It also analyzes the responsibility of North american economic policy in the crisis. It questions the optimistic perspectives in relation to thc international credit market and points out the necessity for a coordinated financial solution which would give a new form to the assets and liabilities of the principal banks and large transnational enter-prises, as well as setting the stage for the renegotiation of the foreign debt in the case of the most vulnerable national economies. The paper analyses the process of the productive restructuring in course in the globalization context, giving priority to their social and political dimensions.
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It situates the transformations of the forms of work organization and management into history. It makes a reconstruction of the taylorism, the fordism and their crisis. This article discusses the influence of external pressure on the Brazilian trade liberalization process. This article evaluates the impacts of the imposition of tariffs on the Brazilian soluble coffee mainly by European countries as of the s.
More particularly, it verifies whether the imposition of discriminatory trade tariffs by the European Union and of non-discriminatory ones by some Eastern European countries reflects on the international demand for this commodity. For this purpose, dynamic models of global demand for Brazilian soluble coffee were estimated for the period using data from the International Coffee Organization.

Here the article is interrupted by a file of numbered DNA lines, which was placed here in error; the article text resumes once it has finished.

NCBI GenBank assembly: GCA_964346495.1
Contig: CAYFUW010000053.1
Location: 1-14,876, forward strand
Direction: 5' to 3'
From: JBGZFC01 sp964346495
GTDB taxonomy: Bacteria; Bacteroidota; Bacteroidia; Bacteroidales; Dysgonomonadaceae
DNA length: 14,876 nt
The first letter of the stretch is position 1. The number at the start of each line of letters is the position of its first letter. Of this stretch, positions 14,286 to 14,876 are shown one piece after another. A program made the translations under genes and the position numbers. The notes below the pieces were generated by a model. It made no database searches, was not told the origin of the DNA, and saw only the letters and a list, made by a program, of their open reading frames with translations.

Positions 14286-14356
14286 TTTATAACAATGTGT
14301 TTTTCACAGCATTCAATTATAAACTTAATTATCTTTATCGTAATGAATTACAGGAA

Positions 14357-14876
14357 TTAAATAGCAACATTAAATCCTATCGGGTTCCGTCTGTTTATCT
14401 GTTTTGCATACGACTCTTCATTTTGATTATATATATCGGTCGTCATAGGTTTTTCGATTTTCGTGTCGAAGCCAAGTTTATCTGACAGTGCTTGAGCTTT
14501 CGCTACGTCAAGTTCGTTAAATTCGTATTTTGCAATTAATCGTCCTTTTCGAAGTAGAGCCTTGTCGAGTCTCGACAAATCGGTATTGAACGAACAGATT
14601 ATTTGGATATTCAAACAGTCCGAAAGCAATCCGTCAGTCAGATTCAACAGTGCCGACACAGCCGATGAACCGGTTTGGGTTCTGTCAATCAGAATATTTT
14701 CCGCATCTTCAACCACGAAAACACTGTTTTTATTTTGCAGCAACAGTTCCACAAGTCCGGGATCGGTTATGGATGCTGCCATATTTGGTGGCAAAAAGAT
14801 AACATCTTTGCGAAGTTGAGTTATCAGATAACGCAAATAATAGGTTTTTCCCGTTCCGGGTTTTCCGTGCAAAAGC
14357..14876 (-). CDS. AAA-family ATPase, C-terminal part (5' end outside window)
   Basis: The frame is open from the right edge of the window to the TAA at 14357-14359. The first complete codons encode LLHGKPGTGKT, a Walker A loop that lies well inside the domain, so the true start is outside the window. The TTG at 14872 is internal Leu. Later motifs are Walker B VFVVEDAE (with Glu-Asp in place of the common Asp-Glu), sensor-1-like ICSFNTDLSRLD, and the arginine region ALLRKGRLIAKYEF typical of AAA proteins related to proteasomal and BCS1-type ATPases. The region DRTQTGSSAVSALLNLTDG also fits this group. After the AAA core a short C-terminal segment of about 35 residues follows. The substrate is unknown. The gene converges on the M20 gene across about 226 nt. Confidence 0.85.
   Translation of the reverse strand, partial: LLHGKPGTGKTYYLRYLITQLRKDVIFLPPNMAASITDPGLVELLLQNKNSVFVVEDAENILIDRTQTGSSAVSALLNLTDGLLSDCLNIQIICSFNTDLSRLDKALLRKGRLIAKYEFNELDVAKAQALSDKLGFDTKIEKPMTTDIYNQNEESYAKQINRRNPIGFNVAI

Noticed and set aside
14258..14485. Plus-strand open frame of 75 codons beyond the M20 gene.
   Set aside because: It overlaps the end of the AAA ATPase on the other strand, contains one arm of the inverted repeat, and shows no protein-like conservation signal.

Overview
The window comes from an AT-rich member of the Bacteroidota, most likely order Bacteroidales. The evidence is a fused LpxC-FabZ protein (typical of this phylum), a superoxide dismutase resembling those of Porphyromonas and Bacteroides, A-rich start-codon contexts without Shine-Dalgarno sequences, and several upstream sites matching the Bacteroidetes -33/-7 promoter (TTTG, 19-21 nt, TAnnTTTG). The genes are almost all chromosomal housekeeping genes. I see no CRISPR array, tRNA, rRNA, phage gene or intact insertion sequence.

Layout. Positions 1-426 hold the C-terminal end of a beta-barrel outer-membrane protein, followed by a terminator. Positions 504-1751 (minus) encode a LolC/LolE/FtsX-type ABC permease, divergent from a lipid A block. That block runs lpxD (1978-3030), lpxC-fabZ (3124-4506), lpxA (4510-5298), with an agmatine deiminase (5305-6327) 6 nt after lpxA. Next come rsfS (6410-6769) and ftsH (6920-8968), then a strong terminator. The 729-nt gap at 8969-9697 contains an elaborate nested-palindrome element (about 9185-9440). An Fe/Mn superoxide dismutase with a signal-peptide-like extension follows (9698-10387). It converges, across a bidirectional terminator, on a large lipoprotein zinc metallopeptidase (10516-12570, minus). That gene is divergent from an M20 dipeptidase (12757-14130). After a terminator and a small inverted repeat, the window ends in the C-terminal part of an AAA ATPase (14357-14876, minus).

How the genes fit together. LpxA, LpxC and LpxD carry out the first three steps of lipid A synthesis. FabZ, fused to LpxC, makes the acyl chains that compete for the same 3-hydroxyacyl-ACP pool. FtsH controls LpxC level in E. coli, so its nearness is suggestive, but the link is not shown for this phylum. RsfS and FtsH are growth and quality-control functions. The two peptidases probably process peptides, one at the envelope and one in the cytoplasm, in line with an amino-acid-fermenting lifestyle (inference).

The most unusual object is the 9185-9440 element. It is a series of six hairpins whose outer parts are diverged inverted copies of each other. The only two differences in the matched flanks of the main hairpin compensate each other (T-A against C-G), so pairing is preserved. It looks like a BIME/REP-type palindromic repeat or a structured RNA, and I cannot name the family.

Findings suggest that existing tariffs significantly account for the reduction of Brazilian share of soluble in the world market. The architecture of the current international financial system. This paper discusses some features of financial institutions and instruments which originated the financial crisis triggered by increasing default rate, household real estate and financial asset depreciation combined with U.
The first part presents major crisis events in a chronological order. The second part describes the interconnection of the institutions and markets which engendered a global shadow financial system. The third part focuses on an overview of measures taken by government authorities and large banks to bring about possible solutions for the global financial crisis.
New trends are now taking place within manufacturing industries led by multinational corporations MNCs. They market their products in the same way as Gucci and Chanel sell products of original design carrying their brand names. Therefore, product design and marketing become highly important for MNCs to achieve success in business while domestic providers have been left behind for their parts and components supply in this new global supply chain. The process of globalization, the emergence of new technological paradigms, the increasing introduction of market mechanisms in the economies and the formation of regional trade blocs, have brought about deep productive restructuring amongst the various sectors of human activity.